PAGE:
Melia Mexico City 

Melia Mexico City 

As a child, I spent a lot of time in NYC with my parents. Staying in a high-rise hotel was commonplace to me and elevators were taken for granted. My kids, who have lived in Playa del Carmen for eight years, have never had the opportunity to go up higher than 3-4 stories. They spent most of their Melia time riding all the way up and down in  the glass elevator, giggling all the way and chatting up the other guests.

Melia Mexico City 

As I have mentioned, I had no intention on this trip to pack our schedule with "must see", "must do" excursions. We really wanted to take it easy and this first day in Mexico City would reflect that. We flew in, collected our bags, checked in to the hotel and lounged around on the 1000 thread count duvets. Lovely! I had done a bit of Facebook research looking for good places to eat in the city but hadn't made any firm plans. Still feeling a little out of my element, I hopped on Google to find a restaurant relatively close the hotel. I had been warned that traffic within the city was an absolute nightmare so we settled on one of Mexico City's oldest establishments, popular with businessmen and located within a few kilometers of The Melia. A cab driver easily confirmed that we had made a good pick so we had our first Mexico City meal at Danubio.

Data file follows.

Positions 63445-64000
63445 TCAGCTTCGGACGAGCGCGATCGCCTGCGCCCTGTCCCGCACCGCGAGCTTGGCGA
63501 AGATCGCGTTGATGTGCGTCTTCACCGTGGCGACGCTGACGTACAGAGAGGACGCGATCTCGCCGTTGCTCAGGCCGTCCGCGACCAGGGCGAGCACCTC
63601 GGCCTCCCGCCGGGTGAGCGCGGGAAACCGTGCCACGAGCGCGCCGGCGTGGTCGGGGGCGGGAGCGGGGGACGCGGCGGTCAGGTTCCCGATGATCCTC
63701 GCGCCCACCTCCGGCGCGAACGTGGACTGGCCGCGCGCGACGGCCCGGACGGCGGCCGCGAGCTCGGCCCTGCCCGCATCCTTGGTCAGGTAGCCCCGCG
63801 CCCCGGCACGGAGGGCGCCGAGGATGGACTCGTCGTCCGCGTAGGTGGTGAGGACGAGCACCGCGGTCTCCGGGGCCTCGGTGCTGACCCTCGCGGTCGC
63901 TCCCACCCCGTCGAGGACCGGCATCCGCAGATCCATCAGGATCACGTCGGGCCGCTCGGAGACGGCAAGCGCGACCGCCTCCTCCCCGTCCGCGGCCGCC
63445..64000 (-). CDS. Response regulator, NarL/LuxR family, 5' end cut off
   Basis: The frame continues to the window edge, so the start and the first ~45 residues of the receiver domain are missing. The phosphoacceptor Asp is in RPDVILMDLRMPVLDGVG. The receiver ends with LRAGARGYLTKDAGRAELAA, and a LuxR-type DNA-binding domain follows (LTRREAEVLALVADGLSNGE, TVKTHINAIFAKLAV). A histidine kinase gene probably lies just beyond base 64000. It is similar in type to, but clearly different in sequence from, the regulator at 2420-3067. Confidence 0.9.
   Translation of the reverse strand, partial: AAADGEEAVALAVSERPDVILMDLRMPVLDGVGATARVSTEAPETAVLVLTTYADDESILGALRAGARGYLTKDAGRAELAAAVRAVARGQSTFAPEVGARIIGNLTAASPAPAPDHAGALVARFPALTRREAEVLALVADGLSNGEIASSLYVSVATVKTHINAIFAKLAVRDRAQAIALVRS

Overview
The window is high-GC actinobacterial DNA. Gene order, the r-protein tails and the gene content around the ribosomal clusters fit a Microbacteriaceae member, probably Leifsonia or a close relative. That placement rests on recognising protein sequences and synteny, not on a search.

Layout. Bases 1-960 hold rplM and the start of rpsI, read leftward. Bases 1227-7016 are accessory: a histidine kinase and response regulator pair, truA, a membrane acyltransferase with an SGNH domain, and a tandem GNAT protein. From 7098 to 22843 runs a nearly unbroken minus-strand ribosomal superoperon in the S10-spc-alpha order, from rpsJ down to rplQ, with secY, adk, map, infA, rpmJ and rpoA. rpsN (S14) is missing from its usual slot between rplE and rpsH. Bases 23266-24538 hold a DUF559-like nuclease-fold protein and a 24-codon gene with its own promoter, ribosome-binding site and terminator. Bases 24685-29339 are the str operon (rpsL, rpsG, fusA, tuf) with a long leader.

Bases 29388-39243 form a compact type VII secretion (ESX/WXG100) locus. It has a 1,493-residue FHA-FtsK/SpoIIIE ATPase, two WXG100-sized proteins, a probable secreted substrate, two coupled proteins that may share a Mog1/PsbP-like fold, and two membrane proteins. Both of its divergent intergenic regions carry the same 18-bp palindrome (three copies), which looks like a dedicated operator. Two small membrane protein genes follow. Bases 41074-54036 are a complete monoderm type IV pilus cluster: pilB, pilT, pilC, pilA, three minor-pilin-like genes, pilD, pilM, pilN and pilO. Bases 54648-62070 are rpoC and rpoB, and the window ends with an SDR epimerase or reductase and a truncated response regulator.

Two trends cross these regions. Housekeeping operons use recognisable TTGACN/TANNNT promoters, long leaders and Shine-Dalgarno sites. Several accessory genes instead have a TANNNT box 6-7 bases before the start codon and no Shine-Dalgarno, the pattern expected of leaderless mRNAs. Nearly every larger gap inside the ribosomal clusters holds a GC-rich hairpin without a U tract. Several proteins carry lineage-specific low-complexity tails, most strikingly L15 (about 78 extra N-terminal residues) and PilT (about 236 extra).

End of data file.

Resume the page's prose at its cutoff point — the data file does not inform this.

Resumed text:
Danubio Restaurant Mexico City 

Renowned for its raw bar and seafood dishes Danubio was opened in 1936 by Basques who managed to escape the Spanish Civil War. The walls of the dining room are adorned with cloth napkins autographed by the many politicians, actors, musicians, soccer stars, writers and bullfighters who have dined in the restaurant over the years. My friends from Albany will understand when I walked in and immediately exclaimed "Oh, it's Jack's Oyster House!".

Restaurant Danubio Mexico City

A little bit smaller than Jack's but with the same ambiance, the same professional servers, the same menu, the same clientele only instead of martinis and champagne, we noticed bottles of wine and mescal on nearly every table. I also noticed that the same groups seated when we arrived were still there when we left. Course after course was laid out on the tables for everyone to share. Glass after glass of mescal was poured and tossed back with a hearty "salud"! No one was in any hurry to go anywhere. Clearly they know something we do not. I later learned that a visit to Danubio was like a visit to the "Mad Men" era when lunch on Friday afternoon could easily last for many hours with no thought to returning to the office. We enjoyed our delicious late lunch, surrounded by the city's movers-and-shakers, and retired back to the hotel as their evening was just starting to heat up!

Tomorrow, a visit to the Chapultepec Zoo and....PUJOL!!